Implant supported dentistry has changed the face of how we deal with tooth loss and continues to revolutionize the role that dental prosthetics play in supporting tooth replacement. Given that tooth loss is as old as man, and quite common due to age, diseases, or accidents, this meant that a large segment of the population was using wires, dental cement, and adhesives to help hold their new false teeth in place.
With the help of implant supported dentistry, this is slowly changing. Today we can replace not only the upper, visible tooth, which is more commonly known as the crown but also the lost root, through dental implants.
Dental Implant FAQ’s
Dental implants, being a new technology, raises a lot of questions among patients that are considering implant supported dentistry to replace their lost teeth. Some patients have questions about the longevity of the implants while others just want to know if they are eligible to get implant supported dentistry. This second question is more complex than a simple yes or no answer because from a technical perspective virtually anyone can have the benefit of implant supported dentistry.
However, it is important to remember that with everything there are usually caveats. In the case of implants, the caveat is that this kind of dentistry requires oral surgery to place the implants. As such, patients need to be healthy enough to receive an oral surgery. In addition to this, there are a few conditions that may prevent patients from getting dental implants or may delay the process. These include diseases like uncontrolled diabetes, periodontal diseases, and treatment for cancer that includes radiation.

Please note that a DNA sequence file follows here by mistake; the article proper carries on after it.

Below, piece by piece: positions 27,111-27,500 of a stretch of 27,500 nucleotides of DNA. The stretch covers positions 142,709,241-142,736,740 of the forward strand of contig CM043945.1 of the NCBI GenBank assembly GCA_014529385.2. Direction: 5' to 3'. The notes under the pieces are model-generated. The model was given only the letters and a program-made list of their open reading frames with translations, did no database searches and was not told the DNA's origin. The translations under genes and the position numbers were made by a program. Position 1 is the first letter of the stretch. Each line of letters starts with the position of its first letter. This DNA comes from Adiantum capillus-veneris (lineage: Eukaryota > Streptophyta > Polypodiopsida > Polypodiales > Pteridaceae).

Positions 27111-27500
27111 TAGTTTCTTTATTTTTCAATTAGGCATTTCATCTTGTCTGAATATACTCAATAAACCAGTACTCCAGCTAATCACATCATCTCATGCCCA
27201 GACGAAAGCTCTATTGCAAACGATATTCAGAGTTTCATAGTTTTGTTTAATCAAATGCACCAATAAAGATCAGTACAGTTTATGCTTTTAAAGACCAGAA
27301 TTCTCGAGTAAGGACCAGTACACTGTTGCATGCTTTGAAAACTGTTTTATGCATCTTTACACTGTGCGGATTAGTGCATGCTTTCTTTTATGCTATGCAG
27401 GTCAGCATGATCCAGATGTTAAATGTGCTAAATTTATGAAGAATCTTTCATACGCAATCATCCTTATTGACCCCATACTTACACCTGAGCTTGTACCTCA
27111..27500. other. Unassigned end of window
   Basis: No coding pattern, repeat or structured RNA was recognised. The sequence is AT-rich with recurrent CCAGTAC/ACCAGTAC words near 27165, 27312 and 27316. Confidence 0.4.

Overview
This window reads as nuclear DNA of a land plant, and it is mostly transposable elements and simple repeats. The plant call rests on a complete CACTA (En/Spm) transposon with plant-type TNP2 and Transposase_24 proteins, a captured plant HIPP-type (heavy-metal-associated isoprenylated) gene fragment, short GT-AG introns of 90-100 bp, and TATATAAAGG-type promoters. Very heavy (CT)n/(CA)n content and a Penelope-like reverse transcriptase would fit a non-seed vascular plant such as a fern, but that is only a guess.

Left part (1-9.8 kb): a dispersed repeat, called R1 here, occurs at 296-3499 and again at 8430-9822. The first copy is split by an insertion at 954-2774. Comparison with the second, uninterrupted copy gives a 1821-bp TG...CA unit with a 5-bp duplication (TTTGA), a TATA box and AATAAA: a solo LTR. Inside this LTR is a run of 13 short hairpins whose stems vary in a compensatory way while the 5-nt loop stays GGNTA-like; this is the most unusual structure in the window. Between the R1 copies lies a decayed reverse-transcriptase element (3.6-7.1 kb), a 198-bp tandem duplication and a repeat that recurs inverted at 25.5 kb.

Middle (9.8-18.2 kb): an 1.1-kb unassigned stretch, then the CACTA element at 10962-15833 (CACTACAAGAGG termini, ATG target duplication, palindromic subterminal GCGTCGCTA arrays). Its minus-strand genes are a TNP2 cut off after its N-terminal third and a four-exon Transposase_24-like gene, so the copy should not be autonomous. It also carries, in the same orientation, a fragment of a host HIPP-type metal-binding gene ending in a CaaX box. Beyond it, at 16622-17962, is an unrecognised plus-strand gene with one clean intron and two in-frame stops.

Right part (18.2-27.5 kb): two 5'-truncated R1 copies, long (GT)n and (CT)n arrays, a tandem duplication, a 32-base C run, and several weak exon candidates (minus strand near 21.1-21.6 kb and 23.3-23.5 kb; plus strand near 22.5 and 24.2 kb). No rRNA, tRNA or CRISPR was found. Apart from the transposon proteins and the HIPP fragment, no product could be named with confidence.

Restore your smile with functional teeth
Implant supported dentistry is one of the most successful forms of replacing lost teeth, partly due to the fact that we are able to replace the root with an implant that holds the crown of the tooth in place securely. This kind of success does not happen by accident. We will take X-rays to determine if the patient’s jawbone has sufficient density to support and sustain a dental implant. Since implant supported dentistry depends most heavily on the quality of the implant, the first step is to secure the implant itself.
In many patients, we will find that the loss of teeth has led to a deterioration of the jawbone itself. In situations like this, we will need to perform an alveolar bone graft to make sure that there is a sufficiently dense block of bone into which we can place the implant. This kind of an onlay bone graft typically requires that the patient recovers for around three to six months before we can proceed to the next steps of the implant supported dentistry.
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